Stars: 2 stars out of 4

Grade: C


  1. You do realize this movie was made with a budget of $30m? That's not a lot for a studio like Fox to "fork over."

    It's hilarious that you mention a YA craze taking over mainstream film. What about the superhero craze? All of those films follow the same formula, a hero stopping a villain from getting an object of power that will help them with their goals of world domination or destruction. But nobody gives them any of the negative bias you see with YA films, probably because the story feature adults. Right? They sure as hell aren't spectacular pieces of cinema.

    But no, let's go into the latest YA film with preconceived notions and come out feeling defeated by the genre. Then lets write a review saying how sick we are of this genre because teens flock to them in droves.

    And yes, I saw the film at the same screening you went to, and thought it was a refreshing and original take of a dystopian world. It offered many thrills while also having me care about the journey these characters went through. The revelation at the end was satisfying and offered up questions that would no doubt be explored in the sequels.

  2. I'm glad you enjoyed the film. And, in all honesty, Dexter Darden's family member's impact on the screening spawned way more negativity to my overall judgment than any preconceived notion on YA films.

    If you read all of my reviews, which you clearly don't, I generally bash superhero films as well for their excessive action sequences and lack of original story, much like The Maze Runner.

    As for $30 not being a large budget, studios overlook tons of better and cheaper ideas purely for the fact that kiddies will.go see this garbage. If you don't think $30 million dollars is a lot, go try and sell that idea to creative artists seeking minimal amounts of funding.

  3. For this type of film, helmed by a first time director, $30 million is not a lot. For comparison, THG and Divergent both have a budget in the $80 million range.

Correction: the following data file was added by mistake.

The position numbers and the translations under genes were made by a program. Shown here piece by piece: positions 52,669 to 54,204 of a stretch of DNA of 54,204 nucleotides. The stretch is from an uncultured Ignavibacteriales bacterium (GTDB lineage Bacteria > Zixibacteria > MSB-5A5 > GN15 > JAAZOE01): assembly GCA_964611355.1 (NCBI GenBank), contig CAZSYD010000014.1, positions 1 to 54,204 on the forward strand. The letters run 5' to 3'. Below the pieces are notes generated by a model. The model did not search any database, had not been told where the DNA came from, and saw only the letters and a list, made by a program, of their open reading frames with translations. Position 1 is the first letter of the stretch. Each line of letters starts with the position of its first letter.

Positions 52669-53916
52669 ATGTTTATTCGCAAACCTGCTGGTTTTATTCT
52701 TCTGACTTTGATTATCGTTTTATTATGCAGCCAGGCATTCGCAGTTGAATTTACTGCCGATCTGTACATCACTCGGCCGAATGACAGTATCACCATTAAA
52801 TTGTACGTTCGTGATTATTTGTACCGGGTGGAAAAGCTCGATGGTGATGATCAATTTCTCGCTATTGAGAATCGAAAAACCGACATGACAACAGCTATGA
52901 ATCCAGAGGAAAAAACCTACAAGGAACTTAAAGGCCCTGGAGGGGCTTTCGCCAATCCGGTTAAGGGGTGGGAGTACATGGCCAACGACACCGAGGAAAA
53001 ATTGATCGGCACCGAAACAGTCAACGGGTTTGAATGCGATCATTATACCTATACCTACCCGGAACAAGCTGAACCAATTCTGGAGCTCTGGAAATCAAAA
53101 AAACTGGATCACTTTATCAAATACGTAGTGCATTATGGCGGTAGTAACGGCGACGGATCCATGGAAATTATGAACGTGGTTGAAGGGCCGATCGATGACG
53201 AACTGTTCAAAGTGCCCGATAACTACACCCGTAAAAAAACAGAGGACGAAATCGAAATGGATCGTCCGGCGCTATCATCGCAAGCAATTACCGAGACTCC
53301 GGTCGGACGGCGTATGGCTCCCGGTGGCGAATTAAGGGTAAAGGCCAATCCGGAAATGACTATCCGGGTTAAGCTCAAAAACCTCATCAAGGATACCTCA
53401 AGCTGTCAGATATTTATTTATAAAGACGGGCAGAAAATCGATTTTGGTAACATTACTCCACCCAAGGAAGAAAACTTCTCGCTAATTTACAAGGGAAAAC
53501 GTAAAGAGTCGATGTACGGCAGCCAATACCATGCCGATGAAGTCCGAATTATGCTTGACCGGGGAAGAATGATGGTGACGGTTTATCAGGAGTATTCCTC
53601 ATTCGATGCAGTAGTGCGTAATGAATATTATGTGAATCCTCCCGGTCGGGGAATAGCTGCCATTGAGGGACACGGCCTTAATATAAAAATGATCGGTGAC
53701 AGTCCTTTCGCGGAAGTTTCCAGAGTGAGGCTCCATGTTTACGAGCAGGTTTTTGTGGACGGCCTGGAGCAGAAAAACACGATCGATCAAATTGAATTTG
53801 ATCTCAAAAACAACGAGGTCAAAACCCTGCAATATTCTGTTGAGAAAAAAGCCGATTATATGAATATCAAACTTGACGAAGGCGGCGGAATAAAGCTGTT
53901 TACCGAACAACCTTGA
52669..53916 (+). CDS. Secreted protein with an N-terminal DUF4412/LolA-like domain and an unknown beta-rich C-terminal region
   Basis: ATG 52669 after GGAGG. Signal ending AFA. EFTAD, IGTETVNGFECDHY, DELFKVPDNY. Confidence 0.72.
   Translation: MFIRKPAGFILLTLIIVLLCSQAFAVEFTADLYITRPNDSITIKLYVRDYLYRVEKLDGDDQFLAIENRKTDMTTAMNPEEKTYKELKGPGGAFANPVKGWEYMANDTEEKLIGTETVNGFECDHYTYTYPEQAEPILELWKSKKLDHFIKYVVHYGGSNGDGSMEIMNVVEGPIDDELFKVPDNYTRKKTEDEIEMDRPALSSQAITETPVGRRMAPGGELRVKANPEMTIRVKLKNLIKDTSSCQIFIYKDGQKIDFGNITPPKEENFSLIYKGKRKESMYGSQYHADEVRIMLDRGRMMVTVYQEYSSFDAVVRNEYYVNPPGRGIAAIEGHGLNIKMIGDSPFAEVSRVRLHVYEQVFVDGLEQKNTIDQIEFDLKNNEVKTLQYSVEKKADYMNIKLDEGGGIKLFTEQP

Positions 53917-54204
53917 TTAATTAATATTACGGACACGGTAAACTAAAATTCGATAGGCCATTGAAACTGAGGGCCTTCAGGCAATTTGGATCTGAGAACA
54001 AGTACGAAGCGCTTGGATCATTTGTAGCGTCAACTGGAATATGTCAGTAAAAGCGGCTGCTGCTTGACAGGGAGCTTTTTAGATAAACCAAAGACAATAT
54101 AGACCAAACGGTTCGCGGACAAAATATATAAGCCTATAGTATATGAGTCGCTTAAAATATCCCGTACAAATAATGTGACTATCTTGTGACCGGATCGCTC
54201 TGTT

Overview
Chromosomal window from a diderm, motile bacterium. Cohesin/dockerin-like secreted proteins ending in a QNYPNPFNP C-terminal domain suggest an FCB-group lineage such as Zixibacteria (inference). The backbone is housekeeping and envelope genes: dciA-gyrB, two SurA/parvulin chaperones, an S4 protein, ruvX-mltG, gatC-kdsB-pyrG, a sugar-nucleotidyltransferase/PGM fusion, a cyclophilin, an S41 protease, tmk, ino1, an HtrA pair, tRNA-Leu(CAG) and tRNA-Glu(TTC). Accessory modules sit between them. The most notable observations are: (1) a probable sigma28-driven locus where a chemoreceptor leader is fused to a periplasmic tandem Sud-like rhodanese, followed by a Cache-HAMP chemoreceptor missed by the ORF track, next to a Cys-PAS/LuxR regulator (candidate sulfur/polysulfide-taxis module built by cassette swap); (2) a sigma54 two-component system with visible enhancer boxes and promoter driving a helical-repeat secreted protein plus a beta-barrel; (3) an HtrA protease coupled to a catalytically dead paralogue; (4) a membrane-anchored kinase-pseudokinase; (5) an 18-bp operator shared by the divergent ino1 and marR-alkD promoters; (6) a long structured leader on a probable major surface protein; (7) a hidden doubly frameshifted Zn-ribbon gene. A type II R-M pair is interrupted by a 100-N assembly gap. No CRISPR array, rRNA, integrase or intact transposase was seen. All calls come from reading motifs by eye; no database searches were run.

When a first time director can take $30m and deliver a film that has better visuals than most $100m budgeted films, that's something to be commended. Calling it garbage just shows you're a bitter fool.

    But in all honesty, I don't care about your opinion, and neither does any else. So continue ranting about how awful this experience was into the void.

  4. I welcome you to name an origin film in the YA genre that boasted an $80 million budget with a debut director. Both The Hunger Games and Divergent carried reputable leads and neither of which had a debut director.

    However, other YA films like The Giver and Twilight both had budgets in the $20 and $30 millions, so both of us can find examples to support our case. Either way though, the truth remains that $30 million is a large budget for a cast of relative unknowns (outside of Patricia Clarkson's 10 minutes of face-time, max) and a director with no major motion picture experience.

    On one last note, my site doesn't discriminate and I welcome everyone ... those who value my opinion, and those who don't. I'm not telling you how to feel, I'm just trying to provide valuable information as to whether or not a person should spend their hard-earned dollars on an expensive movie experience. And when it comes to The Maze Runner, people shouldn't.